Except as provided in sub. (3)
, when a court sentences a prior offender to imprisonment in a state prison for a serious felony committed on or after April 21, 1994, but before December 31, 1999, the court shall make a parole eligibility determination regarding the person and choose one of the following options:
The person is eligible for parole on a date set by the court. Under this paragraph, the court may not set a date that occurs before the earliest possible parole eligibility date as calculated under s. 304.06 (1)
and may not set a date that occurs later than two-thirds of the sentence imposed for the felony.
A person is not subject to this section if the current serious felony is punishable by life imprisonment.
If a prior conviction is being considered as being covered under sub. (1) (b) 4.
as comparable to a felony specified under sub. (1) (b) 1.
, the conviction may be counted as a prior conviction under sub. (1) (a)
only if the court determines, beyond a reasonable doubt, that the violation relating to that conviction would constitute a felony specified under sub. (1) (b) 1.
if committed by an adult in this state.
Sentence of life imprisonment; parole eligibility determination; extended supervision eligibility determination. 973.014(1)(1)
Except as provided in sub. (2)
, when a court sentences a person to life imprisonment for a crime committed on or after July 1, 1988, but before December 31, 1999, the court shall make a parole eligibility determination regarding the person and choose one of the following options:
The person is eligible for parole on a date set by the court. Under this paragraph, the court may set any later date than that provided in s. 304.06 (1)
, but may not set a date that occurs before the earliest possible parole eligibility date as calculated under s. 304.06 (1)
The person is not eligible for parole. This paragraph applies only if the court sentences a person for a crime committed on or after August 31, 1995, but before December 31, 1999.
Except as provided in sub. (2)
, when a court sentences a person to life imprisonment for a crime committed on or after December 31, 1999, the court shall make an extended supervision eligibility date determination regarding the person and choose one of the following options:
The person is eligible for release to extended supervision after serving 20 years.
The person is eligible for release to extended supervision on a date set by the court. Under this subdivision, the court may set any later date than that provided in subd. 1.
, but may not set a date that occurs before the earliest possible date under subd. 1.
The person is not eligible for release to extended supervision.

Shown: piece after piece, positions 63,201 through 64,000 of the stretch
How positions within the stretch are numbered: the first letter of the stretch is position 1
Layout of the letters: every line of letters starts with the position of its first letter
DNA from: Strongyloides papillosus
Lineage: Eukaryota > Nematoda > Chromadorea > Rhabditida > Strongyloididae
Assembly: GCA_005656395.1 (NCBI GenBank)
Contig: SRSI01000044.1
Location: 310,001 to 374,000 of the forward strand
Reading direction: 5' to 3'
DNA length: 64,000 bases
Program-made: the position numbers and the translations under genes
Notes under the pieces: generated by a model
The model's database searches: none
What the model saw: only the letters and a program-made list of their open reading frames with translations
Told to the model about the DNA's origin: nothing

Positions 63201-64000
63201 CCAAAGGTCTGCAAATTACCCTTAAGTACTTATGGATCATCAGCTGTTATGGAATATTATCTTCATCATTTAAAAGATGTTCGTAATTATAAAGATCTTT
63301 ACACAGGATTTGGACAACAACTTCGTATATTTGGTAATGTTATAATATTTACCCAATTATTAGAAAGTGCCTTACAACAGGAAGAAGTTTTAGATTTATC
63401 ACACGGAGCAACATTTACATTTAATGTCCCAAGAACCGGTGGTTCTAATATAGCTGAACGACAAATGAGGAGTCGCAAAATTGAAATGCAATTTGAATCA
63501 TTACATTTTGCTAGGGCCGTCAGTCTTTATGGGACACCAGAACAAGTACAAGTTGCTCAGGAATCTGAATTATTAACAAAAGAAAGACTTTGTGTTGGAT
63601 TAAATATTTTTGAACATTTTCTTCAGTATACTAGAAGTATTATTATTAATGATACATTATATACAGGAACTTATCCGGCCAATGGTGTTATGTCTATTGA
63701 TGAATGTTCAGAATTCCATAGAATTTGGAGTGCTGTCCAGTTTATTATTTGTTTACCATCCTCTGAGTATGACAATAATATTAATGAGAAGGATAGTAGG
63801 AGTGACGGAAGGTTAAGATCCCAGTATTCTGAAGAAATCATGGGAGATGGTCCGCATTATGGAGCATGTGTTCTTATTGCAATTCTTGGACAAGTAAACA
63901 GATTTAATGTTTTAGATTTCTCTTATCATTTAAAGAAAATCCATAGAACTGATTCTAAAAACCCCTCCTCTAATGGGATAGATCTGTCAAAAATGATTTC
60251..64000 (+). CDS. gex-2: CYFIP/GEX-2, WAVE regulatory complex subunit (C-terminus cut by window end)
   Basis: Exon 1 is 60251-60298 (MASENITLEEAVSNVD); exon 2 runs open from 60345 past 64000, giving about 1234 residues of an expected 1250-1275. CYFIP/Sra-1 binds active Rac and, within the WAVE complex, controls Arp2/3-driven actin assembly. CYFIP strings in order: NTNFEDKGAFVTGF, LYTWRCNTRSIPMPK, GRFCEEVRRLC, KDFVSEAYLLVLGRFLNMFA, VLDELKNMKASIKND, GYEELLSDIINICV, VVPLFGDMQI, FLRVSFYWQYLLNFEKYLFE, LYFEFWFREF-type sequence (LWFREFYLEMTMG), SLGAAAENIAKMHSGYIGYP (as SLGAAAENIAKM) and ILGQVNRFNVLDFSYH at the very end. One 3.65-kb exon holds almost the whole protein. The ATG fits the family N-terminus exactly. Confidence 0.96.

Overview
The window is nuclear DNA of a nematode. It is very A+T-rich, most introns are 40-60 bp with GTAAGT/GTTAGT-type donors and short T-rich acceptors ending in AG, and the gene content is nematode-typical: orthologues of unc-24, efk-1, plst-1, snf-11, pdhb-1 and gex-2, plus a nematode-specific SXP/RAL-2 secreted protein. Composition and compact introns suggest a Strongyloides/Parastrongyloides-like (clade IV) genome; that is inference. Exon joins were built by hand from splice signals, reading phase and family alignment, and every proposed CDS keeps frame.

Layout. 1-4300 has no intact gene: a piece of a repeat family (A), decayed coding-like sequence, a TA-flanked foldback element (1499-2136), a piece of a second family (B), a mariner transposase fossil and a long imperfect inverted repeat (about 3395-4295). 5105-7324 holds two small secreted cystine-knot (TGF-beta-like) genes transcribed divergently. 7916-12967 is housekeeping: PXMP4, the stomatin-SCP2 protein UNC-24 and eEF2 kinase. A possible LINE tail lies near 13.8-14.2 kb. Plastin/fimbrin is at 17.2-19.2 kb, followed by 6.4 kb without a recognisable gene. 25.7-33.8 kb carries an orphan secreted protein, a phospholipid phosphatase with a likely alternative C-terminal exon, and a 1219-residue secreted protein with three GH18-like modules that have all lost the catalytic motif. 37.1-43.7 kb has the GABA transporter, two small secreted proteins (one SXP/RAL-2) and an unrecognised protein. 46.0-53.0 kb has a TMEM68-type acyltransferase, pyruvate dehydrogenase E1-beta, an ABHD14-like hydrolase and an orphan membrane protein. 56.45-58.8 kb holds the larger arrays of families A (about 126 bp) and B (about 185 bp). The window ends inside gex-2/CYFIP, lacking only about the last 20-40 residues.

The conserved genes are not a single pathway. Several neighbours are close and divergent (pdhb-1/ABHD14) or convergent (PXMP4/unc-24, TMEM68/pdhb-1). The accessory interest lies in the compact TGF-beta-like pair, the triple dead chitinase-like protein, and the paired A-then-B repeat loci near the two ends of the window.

When sentencing a person to life imprisonment under par. (a)
, the court shall inform the person of the provisions of s. 302.114 (3)
and the procedure for petitioning under s. 302.114 (5)
for release to extended supervision.
A person sentenced to life imprisonment under par. (a)
is not eligible for release on parole.
When a court sentences a person to life imprisonment under s. 939.62 (2m) (c)
, the court shall provide that the sentence is without the possibility of parole or extended supervision.
The denial of presentence confinement credit when parole was established under sub. (2) [now sub. (1) (b)] was constitutional. State v. Chapman, 175 Wis. 2d 231
, 499 N.W.2d 223
(Ct. App. 1993).
Sub. (1) (b) allows a circuit court to impose a parole eligibility date beyond a defendant's expected lifetime. State v. Setagord, 211 Wis. 2d 397
, 565 N.W.2d 506
A trial court sentencing a defendant under sub. (1) (b), exercising its discretion, may or may not give credit for presentence incarceration. State v. Seeley, 212 Wis. 2d 75
, 567 N.W.2d 897
(Ct. App. 1997), 96-1939
Parole eligibility is not a statutorily or constitutionally necessary component of a valid plea colloquy in a case in which a life sentence is imposed. State v. Byrge, 225 Wis. 2d 702
, 594 N.W.2d 388
(Ct. App. 1999), 97-3217
The U.S. Supreme Court in Miller
, 576 U.S. 460
(2012), did not foreclose a sentencer's ability to sentence a juvenile to life without the possibility of parole in homicide cases, but required sentencing courts to take into account how children are different and how those differences counsel against irrevocably sentencing them to a lifetime in prison. Thus, it is not unconstitutional to sentence a juvenile to life imprisonment without the possibility of supervised release for intentional homicide under sub. (1g) (a) 3. if the circumstances warrant it. State v. Barbeau, 2016 WI App 51